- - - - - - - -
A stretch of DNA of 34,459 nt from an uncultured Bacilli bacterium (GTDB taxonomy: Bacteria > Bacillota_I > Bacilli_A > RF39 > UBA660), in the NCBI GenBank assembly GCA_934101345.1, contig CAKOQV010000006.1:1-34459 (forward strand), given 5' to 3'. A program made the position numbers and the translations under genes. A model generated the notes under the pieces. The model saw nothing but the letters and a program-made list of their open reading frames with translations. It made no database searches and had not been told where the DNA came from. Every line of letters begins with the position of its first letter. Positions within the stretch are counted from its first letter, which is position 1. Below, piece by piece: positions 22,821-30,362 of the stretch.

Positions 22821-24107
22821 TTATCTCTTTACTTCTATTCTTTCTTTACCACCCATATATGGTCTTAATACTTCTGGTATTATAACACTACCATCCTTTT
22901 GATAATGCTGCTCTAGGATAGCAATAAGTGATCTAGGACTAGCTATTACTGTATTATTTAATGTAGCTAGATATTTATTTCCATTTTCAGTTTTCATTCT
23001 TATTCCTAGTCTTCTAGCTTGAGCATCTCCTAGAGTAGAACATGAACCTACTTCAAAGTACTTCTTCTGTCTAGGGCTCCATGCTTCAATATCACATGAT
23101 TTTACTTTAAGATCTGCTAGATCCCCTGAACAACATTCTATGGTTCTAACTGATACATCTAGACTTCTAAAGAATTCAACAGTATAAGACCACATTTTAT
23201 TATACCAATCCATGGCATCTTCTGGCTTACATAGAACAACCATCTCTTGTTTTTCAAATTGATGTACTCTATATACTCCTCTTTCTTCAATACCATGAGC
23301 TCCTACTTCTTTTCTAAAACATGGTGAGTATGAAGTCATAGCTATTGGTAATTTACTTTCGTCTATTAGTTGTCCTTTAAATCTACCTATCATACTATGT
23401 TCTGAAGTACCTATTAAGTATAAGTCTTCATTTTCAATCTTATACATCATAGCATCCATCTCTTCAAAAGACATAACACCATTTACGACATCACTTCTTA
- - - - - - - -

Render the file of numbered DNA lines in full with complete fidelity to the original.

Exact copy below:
A stretch of DNA of 34,459 nt from an uncultured Bacilli bacterium (GTDB taxonomy: Bacteria > Bacillota_I > Bacilli_A > RF39 > UBA660), in the NCBI GenBank assembly GCA_934101345.1, contig CAKOQV010000006.1:1-34459 (forward strand), given 5' to 3'. A program made the position numbers and the translations under genes. A model generated the notes under the pieces. The model saw nothing but the letters and a program-made list of their open reading frames with translations. It made no database searches and had not been told where the DNA came from. Every line of letters begins with the position of its first letter. Positions within the stretch are counted from its first letter, which is position 1. Below, piece by piece: positions 22,821-30,362 of the stretch.

Positions 22821-24107
22821 TTATCTCTTTACTTCTATTCTTTCTTTACCACCCATATATGGTCTTAATACTTCTGGTATTATAACACTACCATCCTTTT
22901 GATAATGCTGCTCTAGGATAGCAATAAGTGATCTAGGACTAGCTATTACTGTATTATTTAATGTAGCTAGATATTTATTTCCATTTTCAGTTTTCATTCT
23001 TATTCCTAGTCTTCTAGCTTGAGCATCTCCTAGAGTAGAACATGAACCTACTTCAAAGTACTTCTTCTGTCTAGGGCTCCATGCTTCAATATCACATGAT
23101 TTTACTTTAAGATCTGCTAGATCCCCTGAACAACATTCTATGGTTCTAACTGATACATCTAGACTTCTAAAGAATTCAACAGTATAAGACCACATTTTAT
23201 TATACCAATCCATGGCATCTTCTGGCTTACATAGAACAACCATCTCTTGTTTTTCAAATTGATGTACTCTATATACTCCTCTTTCTTCAATACCATGAGC
23301 TCCTACTTCTTTTCTAAAACATGGTGAGTATGAAGTCATAGCTATTGGTAATTTACTTTCGTCTATTAGTTGTCCTTTAAATCTACCTATCATACTATGT
23401 TCTGAAGTACCTATTAAGTATAAGTCTTCATTTTCAATCTTATACATCATAGCATCCATCTCTTCAAAAGACATAACACCATTTACGACATCACTTCTTA